‘I don’t understand why Gigaba is still protecting the Guptas,’ estranged wife Norma tells State Capture commission

By Karabo Mafolo 20 May 2021

Norma Mngoma testifies at the State Capture Inquiry in Johannesburg on 20 May 2021. (Photo: Gallo Images / Sharon Seretlo)

Norma Mngoma said her husband had told her that he had no intention of being honest with the Zondo Commission.

Karabo Mafolo

Before Thursday’s evening session with Norma Mngoma was abruptly cut short over “security concerns,” she told the Zondo Commission she didn’t understand why Malusi Gigaba, her estranged husband, was still trying to protect the Gupta family.

Mngoma told the commission that Gigaba, who was the minister of public enterprises (2010-2014), minister of home affairs (2014-2017), minister of finance (2017-2018) and home affairs again (February-November 2018), viewed the Gupta family as “his unofficial advisers”.

In Gigaba’s responding affidavit, which evidence leader Anton Myburgh read, Gigaba said: “This is not based on fact”, and as a minister he was entitled to have advisers, “so why would I request the Guptas’ advice?”

Mngoma told the commission that when her husband was the minister of public enterprises, she was unhappy because he did not spend enough time “with their children”. 

Gigaba said that at the time they had only one child, and “this demonstrates the length she’s willing to go to in order to lie”. Mngoma then said she’d made a mistake: “It should’ve been one child [in the affidavit].”

Mngoma has told the commission that Gigaba would come home with bags filled with money that he would transfer to a smaller bag.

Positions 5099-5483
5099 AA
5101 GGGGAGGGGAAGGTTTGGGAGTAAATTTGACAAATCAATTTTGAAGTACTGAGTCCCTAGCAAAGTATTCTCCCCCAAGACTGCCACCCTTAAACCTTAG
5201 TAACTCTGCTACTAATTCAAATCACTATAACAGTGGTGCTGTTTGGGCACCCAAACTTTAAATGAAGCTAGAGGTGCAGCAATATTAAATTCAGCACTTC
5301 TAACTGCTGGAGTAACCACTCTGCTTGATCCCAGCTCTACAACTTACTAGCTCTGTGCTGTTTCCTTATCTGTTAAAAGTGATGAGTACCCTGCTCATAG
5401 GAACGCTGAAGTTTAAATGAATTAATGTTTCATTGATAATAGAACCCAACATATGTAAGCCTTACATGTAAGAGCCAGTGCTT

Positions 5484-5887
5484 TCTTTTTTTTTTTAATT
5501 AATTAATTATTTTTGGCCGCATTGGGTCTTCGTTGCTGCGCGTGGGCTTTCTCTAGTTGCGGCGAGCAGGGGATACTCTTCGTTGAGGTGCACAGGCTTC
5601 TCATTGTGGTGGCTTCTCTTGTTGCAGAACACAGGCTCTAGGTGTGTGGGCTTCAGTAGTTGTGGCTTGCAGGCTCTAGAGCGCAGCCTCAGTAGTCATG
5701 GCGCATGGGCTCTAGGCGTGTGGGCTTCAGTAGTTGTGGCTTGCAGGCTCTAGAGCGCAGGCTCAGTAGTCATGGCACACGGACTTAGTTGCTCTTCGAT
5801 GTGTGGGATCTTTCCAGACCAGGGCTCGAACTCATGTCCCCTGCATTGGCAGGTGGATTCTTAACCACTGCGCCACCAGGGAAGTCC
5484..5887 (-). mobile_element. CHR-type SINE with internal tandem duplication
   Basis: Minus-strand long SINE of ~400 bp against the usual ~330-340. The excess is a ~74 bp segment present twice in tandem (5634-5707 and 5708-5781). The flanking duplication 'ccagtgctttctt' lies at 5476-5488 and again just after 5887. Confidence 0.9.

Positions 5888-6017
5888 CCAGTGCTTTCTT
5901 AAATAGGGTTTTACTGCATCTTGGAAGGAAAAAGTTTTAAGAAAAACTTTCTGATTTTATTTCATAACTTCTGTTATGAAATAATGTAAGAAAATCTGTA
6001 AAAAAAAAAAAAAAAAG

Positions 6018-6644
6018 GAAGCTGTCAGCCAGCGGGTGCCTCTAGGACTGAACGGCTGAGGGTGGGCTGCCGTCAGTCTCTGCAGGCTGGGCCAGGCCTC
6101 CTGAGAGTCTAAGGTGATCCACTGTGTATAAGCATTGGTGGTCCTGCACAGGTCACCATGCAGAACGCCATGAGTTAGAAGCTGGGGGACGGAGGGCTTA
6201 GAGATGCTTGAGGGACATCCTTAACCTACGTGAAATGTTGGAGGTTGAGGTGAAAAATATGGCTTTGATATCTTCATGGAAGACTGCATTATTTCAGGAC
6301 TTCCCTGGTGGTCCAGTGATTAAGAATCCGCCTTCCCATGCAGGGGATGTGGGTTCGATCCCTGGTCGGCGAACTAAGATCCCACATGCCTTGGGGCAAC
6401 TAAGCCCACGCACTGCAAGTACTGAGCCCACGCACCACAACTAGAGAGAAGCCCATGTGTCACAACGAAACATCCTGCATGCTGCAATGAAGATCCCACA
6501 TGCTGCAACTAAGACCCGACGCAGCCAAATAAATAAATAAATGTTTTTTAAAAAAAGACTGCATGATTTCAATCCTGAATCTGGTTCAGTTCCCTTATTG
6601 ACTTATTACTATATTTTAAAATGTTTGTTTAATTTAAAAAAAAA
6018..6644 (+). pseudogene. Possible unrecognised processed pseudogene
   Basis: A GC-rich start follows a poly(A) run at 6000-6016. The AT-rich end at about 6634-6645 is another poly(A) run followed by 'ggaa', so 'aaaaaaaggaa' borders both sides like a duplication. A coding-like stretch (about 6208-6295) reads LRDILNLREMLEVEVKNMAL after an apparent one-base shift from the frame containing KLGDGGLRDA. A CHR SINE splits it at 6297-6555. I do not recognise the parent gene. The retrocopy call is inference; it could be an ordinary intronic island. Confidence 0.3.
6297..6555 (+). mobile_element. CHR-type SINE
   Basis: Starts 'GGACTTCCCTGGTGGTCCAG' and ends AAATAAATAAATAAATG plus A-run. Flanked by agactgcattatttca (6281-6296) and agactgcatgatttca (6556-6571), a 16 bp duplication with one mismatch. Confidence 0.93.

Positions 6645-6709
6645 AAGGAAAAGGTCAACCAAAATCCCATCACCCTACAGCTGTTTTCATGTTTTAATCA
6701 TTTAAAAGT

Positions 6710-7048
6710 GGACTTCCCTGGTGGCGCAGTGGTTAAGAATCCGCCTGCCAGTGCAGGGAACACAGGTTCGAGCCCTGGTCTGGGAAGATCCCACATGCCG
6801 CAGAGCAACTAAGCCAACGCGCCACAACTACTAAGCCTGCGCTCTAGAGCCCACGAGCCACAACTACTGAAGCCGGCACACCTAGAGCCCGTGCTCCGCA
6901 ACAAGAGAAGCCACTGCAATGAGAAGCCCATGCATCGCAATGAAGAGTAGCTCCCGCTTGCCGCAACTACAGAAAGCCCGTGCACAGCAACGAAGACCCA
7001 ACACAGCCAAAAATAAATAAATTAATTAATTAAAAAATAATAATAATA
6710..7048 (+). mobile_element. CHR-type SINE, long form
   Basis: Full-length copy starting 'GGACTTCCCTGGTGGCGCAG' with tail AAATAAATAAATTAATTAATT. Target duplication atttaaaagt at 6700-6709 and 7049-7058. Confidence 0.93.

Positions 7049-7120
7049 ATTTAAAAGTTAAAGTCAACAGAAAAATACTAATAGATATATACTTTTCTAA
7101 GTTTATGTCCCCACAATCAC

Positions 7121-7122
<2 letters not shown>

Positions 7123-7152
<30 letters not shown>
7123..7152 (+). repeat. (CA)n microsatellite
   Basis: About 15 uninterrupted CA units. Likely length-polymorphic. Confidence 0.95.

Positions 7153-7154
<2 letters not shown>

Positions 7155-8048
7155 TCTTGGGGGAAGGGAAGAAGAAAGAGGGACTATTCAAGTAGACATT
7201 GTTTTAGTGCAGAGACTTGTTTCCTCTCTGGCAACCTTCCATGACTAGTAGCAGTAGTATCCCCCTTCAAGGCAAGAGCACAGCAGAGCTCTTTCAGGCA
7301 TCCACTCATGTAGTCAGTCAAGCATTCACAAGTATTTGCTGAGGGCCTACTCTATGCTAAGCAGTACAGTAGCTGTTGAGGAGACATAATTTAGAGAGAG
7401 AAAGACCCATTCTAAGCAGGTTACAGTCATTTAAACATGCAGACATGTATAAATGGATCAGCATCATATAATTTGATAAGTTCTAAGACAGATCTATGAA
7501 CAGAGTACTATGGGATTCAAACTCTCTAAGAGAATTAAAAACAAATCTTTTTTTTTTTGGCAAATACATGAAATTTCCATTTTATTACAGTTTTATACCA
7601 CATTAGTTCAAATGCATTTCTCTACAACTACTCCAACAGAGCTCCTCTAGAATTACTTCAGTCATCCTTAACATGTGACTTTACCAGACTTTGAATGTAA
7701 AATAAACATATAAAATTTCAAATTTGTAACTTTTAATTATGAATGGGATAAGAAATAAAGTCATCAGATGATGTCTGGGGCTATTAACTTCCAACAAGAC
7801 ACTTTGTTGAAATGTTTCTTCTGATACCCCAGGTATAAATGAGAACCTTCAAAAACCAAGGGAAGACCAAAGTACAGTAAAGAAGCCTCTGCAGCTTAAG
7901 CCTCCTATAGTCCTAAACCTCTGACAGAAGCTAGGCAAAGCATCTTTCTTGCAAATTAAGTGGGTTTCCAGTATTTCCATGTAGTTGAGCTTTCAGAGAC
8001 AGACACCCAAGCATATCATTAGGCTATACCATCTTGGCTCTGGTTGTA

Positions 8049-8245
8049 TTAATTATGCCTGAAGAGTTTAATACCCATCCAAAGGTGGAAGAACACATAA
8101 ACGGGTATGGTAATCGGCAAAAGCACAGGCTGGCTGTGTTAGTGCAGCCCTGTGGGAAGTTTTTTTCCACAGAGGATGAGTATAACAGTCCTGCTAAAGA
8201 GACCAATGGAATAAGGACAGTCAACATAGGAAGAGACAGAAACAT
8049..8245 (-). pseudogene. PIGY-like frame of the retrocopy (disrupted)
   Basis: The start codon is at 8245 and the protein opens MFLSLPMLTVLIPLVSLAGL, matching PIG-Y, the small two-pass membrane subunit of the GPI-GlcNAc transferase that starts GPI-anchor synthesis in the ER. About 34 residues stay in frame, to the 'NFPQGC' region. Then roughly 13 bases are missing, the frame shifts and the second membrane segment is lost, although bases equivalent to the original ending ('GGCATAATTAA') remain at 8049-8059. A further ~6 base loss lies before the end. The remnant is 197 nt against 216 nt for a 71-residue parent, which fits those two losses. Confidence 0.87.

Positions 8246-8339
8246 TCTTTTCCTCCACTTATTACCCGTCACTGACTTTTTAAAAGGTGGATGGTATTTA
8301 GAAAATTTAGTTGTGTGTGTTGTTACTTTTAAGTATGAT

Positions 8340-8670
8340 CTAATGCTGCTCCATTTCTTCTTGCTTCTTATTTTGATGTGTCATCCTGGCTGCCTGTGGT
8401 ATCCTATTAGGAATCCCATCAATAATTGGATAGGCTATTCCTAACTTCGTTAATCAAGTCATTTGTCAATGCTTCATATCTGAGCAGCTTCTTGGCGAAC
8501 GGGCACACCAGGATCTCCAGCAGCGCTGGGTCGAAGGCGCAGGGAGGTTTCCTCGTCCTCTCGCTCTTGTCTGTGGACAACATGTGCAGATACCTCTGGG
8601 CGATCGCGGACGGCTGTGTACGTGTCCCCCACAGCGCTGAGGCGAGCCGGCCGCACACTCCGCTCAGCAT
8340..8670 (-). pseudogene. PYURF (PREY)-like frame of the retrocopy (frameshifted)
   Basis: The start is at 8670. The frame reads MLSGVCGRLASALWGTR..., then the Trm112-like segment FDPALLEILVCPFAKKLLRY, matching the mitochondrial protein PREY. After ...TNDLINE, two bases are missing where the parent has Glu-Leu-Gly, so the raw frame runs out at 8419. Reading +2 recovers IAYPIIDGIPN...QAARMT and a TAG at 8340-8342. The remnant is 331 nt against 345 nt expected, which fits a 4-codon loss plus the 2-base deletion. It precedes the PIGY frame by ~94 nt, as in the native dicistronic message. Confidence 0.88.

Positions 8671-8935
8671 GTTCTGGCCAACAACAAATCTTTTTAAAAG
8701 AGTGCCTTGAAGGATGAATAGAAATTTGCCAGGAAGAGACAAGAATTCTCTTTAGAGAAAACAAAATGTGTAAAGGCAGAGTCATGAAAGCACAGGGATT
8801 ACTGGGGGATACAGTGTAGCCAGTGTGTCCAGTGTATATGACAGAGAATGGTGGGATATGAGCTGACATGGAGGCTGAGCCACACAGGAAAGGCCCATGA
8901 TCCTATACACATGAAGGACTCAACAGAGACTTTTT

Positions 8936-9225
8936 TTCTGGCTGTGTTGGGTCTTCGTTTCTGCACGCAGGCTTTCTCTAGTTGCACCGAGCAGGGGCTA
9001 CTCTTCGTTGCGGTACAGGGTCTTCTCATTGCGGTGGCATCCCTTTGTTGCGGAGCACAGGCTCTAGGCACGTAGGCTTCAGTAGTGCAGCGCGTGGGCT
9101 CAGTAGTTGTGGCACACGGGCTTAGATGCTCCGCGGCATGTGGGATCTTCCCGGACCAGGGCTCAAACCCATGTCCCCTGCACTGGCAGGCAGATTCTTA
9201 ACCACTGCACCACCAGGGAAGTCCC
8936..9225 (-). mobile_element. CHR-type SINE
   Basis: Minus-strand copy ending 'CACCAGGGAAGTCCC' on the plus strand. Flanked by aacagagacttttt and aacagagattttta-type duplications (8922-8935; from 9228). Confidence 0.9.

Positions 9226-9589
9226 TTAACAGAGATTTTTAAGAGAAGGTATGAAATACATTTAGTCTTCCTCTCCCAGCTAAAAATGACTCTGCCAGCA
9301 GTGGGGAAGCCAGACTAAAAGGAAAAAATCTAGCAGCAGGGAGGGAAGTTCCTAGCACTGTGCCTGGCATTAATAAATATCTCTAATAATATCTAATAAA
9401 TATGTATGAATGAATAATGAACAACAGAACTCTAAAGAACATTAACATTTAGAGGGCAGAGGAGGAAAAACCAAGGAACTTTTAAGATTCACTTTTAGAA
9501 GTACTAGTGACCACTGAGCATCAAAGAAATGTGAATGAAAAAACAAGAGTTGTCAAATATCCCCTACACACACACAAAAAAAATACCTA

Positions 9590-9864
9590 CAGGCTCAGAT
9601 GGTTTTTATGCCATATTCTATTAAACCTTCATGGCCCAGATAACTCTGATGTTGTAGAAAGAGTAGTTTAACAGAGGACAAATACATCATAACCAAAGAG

She made it clear that she hadn’t seen the Guptas give her husband the money, but that he had told her that the money was from the Guptas.

She told the commission that the pair regularly went to the Guptas’ Saxonwold home and that shortly after their child was born, Ajay Gupta insisted on seeing their newborn. 

“On the many occasions we’d go to the house, Ajay would brief Malusi in front of me, then they’d have the rest of their conversation in a different room,” said Mngoma.

Myburgh read out Gigaba’s responding affidavit in which he rubbished many of her claims, calling them “fabricated” and “unsubstantiated”.

“I don’t understand why he’s still protecting the Guptas,” Mngoma said.

She said her estranged husband had told her that he had no intention of being honest with the commission. Mngoma said that when she had asked for a divorce in 2020, Gigaba said he wasn’t ready to get divorced because he was preparing to appear before the Zondo Commission and working on his PhD.

A few months later, he told her that an IT expert would be erasing data from her devices. 

“When I asked why, he said that he was worried about the information I have. He used Brian Molefe as an example, he said that, for example, Molefe had said he’d been to the Gupta compound a few times, but the investigation [into this] showed it wasn’t true,” said Mngoma.

“I then asked him why he didn’t just tell the truth; he said that he didn’t want to.” 

Deputy Chief Justice Raymond Zondo adjourned the session about two hours after it began because there were “security concerns that are beyond our control”. Mngoma is set to continue testifying at the commission on Friday morning. DM


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  • Hell hath no fury like a woman scorned. The silly thing about the dates is that they only married in 2014 so how could they refer to 2010 travel as a family?
    Malusi is in kak and like Mahlobo no amount of denial and spin is going to convince the DJP. T


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